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Council staff revealed it was taking action against the developer during a hearing this week where the new owners of the Clyde St property, Alan and Kay McKay, were seeking retrospective consent for the two rooms.
The two bedrooms meant there were 13 bedrooms on the three-unit site, two above the maximum allowable density.
Before the hearing, planner Daryl Sycamore gave several reasons for ''strongly'' recommending resource consent be declined, including a fear, if this one were approved, other flat owners would make similar consent applications.
At Thursday's hearing, after questioning from Cr David Benson-Pope, Mr Sycamore said the council was taking ''high level'' enforcement action against the former owner.
Cr Benson-Pope said it was unfair the McKays, who were victims, were having to take part in a public process, when the perpetrator, who had ''flagrantly flouted'' the rules was ''basking in anonymity''.
''I am wondering why the glaring elephant in the room, namely the name of the [former] owner, is not anywhere in the report or not in the public domain,'' he said.
Mr Sycamore said it would be unwise to name the developer, given the council was set to take enforcement action against him.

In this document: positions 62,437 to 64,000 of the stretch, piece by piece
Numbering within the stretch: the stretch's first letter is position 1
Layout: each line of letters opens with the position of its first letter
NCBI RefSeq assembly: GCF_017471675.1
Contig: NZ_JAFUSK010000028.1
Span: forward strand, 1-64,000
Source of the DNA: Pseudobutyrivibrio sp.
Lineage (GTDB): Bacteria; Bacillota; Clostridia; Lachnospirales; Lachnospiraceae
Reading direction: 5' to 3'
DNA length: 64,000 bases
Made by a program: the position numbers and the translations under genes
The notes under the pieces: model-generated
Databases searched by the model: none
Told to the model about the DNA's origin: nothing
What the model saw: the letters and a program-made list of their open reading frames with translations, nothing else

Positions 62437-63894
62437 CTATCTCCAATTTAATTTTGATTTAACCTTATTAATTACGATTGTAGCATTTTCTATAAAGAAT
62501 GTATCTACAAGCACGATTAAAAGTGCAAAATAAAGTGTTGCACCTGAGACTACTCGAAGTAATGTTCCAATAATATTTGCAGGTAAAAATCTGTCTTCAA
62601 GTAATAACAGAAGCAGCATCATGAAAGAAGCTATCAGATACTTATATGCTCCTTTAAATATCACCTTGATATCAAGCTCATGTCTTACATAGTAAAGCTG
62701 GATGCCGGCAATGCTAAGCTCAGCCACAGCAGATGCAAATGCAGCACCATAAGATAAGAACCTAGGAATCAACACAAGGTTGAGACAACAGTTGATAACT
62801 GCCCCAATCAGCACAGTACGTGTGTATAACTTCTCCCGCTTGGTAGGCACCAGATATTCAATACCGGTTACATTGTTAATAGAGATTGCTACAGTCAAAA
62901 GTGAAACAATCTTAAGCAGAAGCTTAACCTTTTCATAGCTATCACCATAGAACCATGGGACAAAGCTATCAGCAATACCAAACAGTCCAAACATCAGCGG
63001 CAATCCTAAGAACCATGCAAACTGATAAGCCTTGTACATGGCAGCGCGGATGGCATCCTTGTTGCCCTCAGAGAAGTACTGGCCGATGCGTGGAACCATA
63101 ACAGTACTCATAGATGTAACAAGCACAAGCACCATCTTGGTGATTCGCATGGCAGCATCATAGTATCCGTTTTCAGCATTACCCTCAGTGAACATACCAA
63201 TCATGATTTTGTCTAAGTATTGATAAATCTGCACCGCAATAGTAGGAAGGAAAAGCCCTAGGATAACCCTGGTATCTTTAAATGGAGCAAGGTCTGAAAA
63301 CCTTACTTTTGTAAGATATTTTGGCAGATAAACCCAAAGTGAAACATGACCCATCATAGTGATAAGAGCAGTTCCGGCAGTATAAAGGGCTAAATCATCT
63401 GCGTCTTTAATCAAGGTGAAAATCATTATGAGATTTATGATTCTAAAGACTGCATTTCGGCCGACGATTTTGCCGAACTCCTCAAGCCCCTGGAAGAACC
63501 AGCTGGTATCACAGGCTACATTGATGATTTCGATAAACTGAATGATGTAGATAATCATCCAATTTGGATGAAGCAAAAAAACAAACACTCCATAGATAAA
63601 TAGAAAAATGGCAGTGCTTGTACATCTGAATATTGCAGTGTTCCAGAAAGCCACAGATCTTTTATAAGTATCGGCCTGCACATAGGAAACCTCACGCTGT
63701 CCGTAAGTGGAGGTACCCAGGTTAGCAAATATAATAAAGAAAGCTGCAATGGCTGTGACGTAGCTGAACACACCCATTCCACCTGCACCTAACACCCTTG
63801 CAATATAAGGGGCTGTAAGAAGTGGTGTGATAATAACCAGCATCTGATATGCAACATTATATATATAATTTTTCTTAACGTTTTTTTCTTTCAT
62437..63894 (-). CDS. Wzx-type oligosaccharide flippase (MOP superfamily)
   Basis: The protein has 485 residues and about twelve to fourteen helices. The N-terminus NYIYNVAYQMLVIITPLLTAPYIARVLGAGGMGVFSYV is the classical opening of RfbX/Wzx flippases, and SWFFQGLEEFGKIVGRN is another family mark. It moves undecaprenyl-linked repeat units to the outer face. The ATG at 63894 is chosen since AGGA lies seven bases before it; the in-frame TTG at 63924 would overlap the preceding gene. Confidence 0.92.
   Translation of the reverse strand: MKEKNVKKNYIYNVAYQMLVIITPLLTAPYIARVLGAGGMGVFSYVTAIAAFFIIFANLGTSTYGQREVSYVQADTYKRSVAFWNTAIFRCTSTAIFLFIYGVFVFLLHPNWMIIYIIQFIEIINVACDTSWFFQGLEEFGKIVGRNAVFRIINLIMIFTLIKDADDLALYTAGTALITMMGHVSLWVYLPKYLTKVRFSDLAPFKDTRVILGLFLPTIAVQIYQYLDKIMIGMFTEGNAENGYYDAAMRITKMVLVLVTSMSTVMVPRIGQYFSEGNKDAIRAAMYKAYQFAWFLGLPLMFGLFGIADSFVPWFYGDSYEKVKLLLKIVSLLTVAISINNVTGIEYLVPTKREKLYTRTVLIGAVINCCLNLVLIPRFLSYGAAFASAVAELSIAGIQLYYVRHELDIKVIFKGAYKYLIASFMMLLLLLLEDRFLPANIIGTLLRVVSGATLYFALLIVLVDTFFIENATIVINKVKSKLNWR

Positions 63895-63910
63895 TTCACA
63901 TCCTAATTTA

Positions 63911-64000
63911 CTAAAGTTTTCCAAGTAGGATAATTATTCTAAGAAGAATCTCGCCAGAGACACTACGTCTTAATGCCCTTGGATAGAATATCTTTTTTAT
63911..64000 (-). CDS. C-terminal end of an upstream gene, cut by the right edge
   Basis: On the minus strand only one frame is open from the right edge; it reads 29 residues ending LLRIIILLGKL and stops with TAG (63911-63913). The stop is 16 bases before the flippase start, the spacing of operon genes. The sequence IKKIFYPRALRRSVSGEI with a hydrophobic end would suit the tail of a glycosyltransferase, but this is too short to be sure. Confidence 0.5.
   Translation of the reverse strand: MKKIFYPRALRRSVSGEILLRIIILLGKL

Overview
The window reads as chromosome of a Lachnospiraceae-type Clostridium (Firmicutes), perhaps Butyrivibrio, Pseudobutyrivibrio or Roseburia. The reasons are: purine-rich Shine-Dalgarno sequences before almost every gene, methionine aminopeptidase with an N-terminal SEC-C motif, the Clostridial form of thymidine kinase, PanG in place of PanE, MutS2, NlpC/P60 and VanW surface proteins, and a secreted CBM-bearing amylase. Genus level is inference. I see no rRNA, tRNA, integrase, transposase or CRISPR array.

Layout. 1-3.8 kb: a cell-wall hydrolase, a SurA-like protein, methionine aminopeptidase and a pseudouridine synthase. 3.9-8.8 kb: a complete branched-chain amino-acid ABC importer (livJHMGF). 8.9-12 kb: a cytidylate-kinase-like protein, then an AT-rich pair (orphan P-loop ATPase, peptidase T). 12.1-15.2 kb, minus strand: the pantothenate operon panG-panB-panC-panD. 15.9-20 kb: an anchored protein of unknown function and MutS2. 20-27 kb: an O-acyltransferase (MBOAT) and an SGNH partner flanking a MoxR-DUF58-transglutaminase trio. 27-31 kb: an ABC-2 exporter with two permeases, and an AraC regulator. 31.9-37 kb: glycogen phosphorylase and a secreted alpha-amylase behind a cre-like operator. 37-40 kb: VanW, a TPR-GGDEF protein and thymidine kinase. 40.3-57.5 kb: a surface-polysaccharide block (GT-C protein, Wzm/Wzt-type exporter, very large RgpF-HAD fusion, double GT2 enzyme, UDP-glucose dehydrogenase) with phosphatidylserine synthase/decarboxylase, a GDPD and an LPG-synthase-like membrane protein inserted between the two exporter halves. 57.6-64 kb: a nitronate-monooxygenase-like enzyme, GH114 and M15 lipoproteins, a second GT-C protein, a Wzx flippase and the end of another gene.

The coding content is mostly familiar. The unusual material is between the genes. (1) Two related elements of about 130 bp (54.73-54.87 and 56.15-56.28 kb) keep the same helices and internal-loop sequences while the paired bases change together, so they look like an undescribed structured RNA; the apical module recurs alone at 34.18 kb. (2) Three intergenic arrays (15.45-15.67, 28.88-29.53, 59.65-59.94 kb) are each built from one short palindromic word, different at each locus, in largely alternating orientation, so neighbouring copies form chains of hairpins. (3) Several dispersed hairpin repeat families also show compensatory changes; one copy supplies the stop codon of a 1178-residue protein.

Later in the hearing, it was indicated the action could include taking the developer to court.
Questioned after the hearing, council resource consent manager Alan Worthington said as it was a ''live'' matter, it was not appropriate to comment further on what enforcement action might be taken.
Conrad Anderson, who represented the McKays, told the hearing he did not believe granting consent would set a precedent.
''We have a scenario which is unlikely to be repeated because the person who built those unauthorised rooms will more than likely be prosecuted.''
The McKays would be willing to address concerns over the impact on the wastewater system by installing ''low flow'' fittings and appliances.
Mr McKay earlier said they were ''law-abiding small property owners and not developers''.
Mr Sycamore stood by his earlier planning report, saying he did not doubt the ''integrity'' of the McKays, but consent should be declined due to fears granting it would set a precedent.
He was aware other developers in the city were keenly following the case.